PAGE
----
Jooste’s version is that Andreas Seifert, one of his former European partners, had complained to the German authorities in 2015, which led to the prosecutors cooking up a case against him. He said Deloitte had insisted on a forensic investigation into Seifert’s claims, which Jooste thought was unnecessary because the German law firm FGS had already found no evidence.

He said this would have delayed the release of Steinhoff’s audited results, which would have led to “dire consequences”. So he proposed firing Deloitte and hiring new auditors who would have been willing to sign off the accounts.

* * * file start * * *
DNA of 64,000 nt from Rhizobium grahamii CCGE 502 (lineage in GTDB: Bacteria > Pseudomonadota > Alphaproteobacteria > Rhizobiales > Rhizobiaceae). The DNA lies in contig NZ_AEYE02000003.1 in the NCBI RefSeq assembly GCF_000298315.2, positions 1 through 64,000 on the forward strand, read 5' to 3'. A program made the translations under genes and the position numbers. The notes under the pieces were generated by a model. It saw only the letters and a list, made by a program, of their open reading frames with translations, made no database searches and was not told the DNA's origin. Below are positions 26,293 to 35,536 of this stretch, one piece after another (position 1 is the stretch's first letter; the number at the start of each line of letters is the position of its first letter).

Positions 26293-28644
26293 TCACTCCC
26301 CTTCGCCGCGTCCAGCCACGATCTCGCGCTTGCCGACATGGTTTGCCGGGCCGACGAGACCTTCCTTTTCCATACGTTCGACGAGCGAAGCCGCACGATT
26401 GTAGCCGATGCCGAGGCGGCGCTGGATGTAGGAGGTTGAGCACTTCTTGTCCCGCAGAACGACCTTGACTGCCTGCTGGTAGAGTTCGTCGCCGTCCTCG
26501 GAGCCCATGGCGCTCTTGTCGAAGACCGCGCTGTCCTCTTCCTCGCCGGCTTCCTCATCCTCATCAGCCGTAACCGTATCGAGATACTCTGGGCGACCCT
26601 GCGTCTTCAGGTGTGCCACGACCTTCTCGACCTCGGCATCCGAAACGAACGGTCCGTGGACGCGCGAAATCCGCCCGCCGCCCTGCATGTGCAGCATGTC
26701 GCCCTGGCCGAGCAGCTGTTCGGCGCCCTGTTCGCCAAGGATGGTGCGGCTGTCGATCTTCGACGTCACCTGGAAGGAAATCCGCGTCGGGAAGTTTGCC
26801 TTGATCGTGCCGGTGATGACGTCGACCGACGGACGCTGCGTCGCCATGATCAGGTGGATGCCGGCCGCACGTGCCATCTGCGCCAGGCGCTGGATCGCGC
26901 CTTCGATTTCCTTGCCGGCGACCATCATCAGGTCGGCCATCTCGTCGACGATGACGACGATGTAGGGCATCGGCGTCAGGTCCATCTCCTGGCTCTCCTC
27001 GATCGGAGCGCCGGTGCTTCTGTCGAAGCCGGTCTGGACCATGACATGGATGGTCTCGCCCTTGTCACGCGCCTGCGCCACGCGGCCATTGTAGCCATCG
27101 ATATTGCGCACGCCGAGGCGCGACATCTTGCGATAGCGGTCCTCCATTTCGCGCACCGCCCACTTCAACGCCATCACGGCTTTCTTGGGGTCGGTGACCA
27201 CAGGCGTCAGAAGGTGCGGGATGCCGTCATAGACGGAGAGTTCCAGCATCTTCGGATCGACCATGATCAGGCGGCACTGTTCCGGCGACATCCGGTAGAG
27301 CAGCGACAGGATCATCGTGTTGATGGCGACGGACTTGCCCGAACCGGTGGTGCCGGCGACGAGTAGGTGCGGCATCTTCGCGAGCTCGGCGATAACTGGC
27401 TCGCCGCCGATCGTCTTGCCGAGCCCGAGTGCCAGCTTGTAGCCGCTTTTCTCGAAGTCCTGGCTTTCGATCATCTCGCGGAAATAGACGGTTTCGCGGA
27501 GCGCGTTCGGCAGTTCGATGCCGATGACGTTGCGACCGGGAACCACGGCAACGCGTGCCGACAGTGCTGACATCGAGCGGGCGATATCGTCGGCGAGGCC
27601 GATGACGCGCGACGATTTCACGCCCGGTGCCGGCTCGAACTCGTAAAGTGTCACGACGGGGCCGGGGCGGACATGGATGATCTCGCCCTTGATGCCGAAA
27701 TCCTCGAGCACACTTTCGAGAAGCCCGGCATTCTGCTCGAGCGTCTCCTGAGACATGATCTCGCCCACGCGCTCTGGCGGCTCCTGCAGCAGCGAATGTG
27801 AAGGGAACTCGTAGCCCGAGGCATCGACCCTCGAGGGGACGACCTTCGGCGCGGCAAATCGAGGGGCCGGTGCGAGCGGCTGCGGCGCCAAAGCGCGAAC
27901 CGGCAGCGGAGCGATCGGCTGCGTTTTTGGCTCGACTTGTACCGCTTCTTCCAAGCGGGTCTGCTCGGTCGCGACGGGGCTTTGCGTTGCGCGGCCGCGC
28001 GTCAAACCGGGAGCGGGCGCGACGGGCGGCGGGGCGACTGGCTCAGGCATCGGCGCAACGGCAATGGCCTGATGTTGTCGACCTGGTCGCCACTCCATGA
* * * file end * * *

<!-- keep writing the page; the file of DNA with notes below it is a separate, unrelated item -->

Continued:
Markus Jooste, the disgraced former CEO of retailer Steinhoff, tipped his hand on Wednesday in parliament to his likely defence when the Hawks eventually get around to asking him to explain his role in SA’s largest corporate collapse. Jooste was appearing for the first time in public since allegations of fraud on December 4 caused a R185bn rout in Steinhoff’s share price, damaging SA’s reputation as an investment destination, and led to a contagion of market panic. Until now Jooste had resisted all efforts to explain what happened at Steinhoff, Europe’s second-largest retailer after Ikea. Jooste only appeared on Wednesday, flanked by four lawyers, after parliament subpoenaed him. But rather than explaining his role in the fraud, he insisted: “I did not know of any accounting irregularities.” Instead, he blamed a former European partner, and auditing firm Deloitte, for the “uncertainty” that he claimed caused the slide in the share price. Jooste’s version is that Andreas Seifert, one...

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